Islam in the ’80s: The Caribbean’s Example

Published January 1, 1990

By Muhammad Yasin

Nineties Seem Promising, but Efforts Are Needed

The history of Islam and the presence of Muslims in the Caribbean has been a very unique experience which needs to be adequately researched. It stretches back over one thousand years, predating European contact by over six centuries. Long before the voyages of Columbus in the 15th century, Muslims from North and West Africa, visited, settled and established a viable trade and social relationship with American Indian people. A number of sculptures, oral traditions, eye witness reports, artifacts and inscriptions have been sighted to confirm this. (Imam Abdullah Hakim of Toronto, Canada, presented a well­ researched paper on topic at the International Islamic Conference in Nigeria last November.)

The second presence of Muslims were slaves, kidnapped by or purchased by European slave traders and transported from West Africa to a ‘New World’ of oppression and inhumanity. Over a period of 300 years, millions of slaves were transported in what must be one of the most barbarous episodes in human history. The fact that many of these slaves were Muslims is beyond doubt. Many of them came from the predominantly Muslim African ‘nations’ such as the Mandin, the Fula, the Susn and the Hansa, and there are indications that some of them were distinguished scholars of Islam.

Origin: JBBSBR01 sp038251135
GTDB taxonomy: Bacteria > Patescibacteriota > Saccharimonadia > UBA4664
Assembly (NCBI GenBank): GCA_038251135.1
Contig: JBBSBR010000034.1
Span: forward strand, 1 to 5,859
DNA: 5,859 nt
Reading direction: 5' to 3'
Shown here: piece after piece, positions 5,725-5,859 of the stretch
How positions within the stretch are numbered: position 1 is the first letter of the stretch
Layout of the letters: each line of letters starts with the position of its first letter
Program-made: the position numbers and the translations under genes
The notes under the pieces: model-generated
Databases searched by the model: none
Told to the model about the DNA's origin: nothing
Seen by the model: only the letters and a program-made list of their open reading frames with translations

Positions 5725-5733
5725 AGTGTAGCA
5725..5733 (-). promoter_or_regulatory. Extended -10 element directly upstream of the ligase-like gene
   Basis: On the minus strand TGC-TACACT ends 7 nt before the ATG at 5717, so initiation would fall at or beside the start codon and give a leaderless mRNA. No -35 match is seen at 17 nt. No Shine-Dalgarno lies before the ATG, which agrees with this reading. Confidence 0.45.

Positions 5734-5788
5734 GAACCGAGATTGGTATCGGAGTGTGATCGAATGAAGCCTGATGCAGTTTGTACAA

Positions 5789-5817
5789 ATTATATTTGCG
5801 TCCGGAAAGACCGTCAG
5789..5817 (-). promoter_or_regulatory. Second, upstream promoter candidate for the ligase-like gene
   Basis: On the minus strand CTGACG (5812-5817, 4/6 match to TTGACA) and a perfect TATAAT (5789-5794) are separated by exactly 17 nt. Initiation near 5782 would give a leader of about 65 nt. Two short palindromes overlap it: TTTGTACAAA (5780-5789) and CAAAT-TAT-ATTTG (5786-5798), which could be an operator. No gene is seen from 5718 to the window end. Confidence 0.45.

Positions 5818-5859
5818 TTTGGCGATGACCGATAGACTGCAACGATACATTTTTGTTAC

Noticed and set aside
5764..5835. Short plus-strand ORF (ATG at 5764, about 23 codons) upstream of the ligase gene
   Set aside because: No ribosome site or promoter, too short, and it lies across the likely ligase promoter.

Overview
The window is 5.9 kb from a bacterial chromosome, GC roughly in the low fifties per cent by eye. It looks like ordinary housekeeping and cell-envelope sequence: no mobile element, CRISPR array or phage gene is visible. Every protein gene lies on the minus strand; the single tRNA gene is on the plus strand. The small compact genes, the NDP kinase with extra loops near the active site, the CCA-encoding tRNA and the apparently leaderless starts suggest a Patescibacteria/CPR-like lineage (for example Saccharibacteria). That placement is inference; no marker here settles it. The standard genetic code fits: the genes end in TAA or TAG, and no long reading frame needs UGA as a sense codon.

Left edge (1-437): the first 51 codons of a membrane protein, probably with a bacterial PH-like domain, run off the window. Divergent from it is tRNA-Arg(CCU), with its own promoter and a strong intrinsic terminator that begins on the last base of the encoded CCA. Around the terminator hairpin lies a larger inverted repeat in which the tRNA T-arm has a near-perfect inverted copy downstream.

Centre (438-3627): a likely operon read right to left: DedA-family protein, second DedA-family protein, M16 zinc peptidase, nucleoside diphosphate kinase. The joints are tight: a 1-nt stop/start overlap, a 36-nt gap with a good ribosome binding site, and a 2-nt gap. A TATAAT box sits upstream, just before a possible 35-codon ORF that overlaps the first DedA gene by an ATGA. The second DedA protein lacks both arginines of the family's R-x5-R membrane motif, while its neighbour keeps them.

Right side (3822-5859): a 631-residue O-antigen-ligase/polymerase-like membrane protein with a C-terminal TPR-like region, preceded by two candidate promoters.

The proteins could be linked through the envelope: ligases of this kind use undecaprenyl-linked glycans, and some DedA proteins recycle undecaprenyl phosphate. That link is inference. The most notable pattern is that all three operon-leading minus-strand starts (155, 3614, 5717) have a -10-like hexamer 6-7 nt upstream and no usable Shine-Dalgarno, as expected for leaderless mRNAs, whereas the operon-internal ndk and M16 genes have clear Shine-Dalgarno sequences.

Despite slavery and forced separation from Islamic lands and culture, there are reports of Muslim slaves maintaining a form of their faith, leading slave revolts and in some cases regaining their freedom and returning t o Africa. The leading force among the Muslim African slaves were the Madinka, known in the Americas as “Mandingo.” They were found in considerable numbers in Jamaica, Trinidad, St. Vincent, Venezuela and other Caribbean nations. Many historical reports on this incredible period are now available.